2
$\begingroup$

enter image description here

enter image description here

enter image description here

Questions:

1-In the second part of the proof, why is $$a_1+a_2+(a_3+a_4)+...+(a_{2^{k-1}+1}+...+a_{2^k}) \ge \frac{1}{2} a_1+a_2+2a_4+...+2^{k-1}a_{2^k}$$ true?

2-Rudin says "The striking feature of the [that] theorem is that a rather 'thin' subsequence of ${a_n}$ determines the convergence or the divergence of $\sum a_n$". May someone explain this with an example?

$\endgroup$
  • $\begingroup$ Googling ‘Cauchy condensation test’ might help. $\endgroup$ – Jonatan B. Bastos Jan 21 '18 at 20:31
2
$\begingroup$

Answer to question 1: Observe that since $$a_1 \geq a_2 \geq a_3 \cdots \geq 0,$$we have $$a_3 + a_4 \geq a_4 + a_4,$$ and similarly

$ \underbrace{(a_{2^{k-1}+1}+...+a_{2^k})}_{\text{$2^{k-1}$ terms}} $ $\geq 2^{k-1}a_{2^k}$ where $a_{2^{k-1}+i} \geq a_{2^k}$ for each $i$ between 1 and $2^{k-1}$.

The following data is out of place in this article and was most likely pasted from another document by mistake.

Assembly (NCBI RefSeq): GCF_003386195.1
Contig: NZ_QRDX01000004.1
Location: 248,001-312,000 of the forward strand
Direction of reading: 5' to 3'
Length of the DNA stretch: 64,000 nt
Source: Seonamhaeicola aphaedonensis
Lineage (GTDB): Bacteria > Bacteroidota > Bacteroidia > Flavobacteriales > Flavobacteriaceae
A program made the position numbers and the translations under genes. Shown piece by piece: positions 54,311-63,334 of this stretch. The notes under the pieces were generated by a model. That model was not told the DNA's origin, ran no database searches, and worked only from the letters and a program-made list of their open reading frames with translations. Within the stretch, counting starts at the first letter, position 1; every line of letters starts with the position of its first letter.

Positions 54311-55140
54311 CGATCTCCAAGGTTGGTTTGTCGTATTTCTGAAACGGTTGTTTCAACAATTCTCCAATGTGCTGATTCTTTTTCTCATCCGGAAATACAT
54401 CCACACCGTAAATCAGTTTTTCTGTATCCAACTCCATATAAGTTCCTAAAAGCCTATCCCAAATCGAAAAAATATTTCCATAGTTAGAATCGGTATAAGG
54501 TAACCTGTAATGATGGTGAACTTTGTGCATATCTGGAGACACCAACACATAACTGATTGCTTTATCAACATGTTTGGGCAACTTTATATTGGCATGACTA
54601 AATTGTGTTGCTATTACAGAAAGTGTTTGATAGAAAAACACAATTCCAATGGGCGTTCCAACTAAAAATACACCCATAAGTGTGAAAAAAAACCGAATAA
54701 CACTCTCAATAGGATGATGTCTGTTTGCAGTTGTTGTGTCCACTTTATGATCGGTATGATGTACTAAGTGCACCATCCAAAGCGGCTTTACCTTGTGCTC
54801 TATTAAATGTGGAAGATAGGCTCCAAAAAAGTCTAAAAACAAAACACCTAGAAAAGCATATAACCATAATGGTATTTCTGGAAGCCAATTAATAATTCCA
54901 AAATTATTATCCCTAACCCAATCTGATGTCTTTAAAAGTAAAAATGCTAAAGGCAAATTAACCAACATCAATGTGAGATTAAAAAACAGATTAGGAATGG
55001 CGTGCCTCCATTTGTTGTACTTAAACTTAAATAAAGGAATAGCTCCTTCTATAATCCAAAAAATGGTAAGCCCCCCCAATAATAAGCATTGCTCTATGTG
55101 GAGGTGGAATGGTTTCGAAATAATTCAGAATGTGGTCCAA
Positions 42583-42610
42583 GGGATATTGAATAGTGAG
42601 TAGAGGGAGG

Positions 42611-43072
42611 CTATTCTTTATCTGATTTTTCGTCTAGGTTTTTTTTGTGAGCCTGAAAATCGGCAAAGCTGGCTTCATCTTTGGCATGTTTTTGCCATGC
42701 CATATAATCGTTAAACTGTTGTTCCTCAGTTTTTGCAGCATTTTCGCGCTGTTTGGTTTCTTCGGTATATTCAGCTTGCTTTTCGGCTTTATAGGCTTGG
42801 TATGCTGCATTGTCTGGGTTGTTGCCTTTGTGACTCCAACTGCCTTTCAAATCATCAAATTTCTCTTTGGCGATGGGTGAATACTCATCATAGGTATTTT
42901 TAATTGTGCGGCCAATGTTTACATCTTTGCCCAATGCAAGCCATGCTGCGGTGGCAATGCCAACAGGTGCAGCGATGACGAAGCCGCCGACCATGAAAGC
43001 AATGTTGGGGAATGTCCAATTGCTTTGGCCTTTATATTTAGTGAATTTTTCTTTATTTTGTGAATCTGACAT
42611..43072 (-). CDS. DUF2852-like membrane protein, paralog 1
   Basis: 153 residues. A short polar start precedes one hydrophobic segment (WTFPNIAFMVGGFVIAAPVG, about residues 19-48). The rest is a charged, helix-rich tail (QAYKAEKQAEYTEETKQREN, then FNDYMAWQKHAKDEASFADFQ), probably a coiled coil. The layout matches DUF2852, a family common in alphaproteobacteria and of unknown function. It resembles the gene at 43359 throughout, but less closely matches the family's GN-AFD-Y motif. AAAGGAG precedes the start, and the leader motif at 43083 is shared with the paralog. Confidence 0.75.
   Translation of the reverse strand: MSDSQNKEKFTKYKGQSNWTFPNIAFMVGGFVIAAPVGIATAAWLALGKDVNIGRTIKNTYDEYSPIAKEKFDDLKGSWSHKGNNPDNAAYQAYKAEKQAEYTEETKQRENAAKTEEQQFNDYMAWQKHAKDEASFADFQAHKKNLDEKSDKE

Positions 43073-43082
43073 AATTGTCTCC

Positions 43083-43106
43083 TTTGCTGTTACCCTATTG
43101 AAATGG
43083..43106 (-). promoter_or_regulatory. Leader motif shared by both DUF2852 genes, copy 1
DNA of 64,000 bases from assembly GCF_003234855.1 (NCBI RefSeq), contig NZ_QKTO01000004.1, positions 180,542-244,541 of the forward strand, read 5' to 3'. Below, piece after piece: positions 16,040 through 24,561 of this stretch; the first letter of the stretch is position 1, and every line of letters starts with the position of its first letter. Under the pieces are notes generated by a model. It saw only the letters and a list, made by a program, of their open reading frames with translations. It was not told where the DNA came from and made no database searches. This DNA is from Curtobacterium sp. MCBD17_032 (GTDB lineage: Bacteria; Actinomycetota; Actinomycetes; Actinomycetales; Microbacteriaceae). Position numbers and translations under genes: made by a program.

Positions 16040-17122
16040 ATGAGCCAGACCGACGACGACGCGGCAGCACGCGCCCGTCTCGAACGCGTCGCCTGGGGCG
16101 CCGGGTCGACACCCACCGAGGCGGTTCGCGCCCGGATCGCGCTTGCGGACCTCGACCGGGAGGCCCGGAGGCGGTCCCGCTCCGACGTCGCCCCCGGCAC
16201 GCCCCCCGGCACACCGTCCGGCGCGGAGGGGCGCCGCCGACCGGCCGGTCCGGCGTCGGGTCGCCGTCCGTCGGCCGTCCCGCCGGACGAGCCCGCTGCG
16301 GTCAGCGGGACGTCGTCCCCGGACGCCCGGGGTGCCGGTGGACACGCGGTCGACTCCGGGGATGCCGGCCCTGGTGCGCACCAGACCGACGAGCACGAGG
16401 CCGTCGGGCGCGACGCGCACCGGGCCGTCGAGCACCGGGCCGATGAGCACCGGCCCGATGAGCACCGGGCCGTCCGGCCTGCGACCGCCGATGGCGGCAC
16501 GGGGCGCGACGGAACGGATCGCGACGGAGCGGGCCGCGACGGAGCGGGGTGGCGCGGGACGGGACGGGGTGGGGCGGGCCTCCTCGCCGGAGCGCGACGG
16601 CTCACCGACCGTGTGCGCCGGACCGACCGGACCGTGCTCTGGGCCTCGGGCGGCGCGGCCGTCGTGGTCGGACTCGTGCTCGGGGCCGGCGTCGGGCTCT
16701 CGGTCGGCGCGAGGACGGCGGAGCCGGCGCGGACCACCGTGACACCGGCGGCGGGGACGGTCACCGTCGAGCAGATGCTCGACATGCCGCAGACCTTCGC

| cite | improve this answer | |
$\endgroup$
2
$\begingroup$

For part 1 note that

$$a_1+a_2+(a_3+a_4)+...+(a_{2^{k-1}+1}+...+a_{2^k}) \ge \frac{1}{2} a_1+a_2+2a_4+...+2^{k-1}a_{2^k}$$

is true because each term in the LHS $\ge$to the corresponding term in the RHS

EG $$(a_3+a_4)\ge 2a_4$$

since $a_n$ is decreasing.

Note that the theorem is known as Cauchy condensation test which is useful to prove the convergence of $\sum \frac1{n^a}$.

For part 2 I think he is referring to the fact that with this criteria you can show convergence or divergence by considering only the $a_{2^k}$ terms.

| cite | improve this answer | |
$\endgroup$

Your Answer

By clicking “Post Your Answer”, you agree to our terms of service, privacy policy and cookie policy

Not the answer you're looking for? Browse other questions tagged or ask your own question.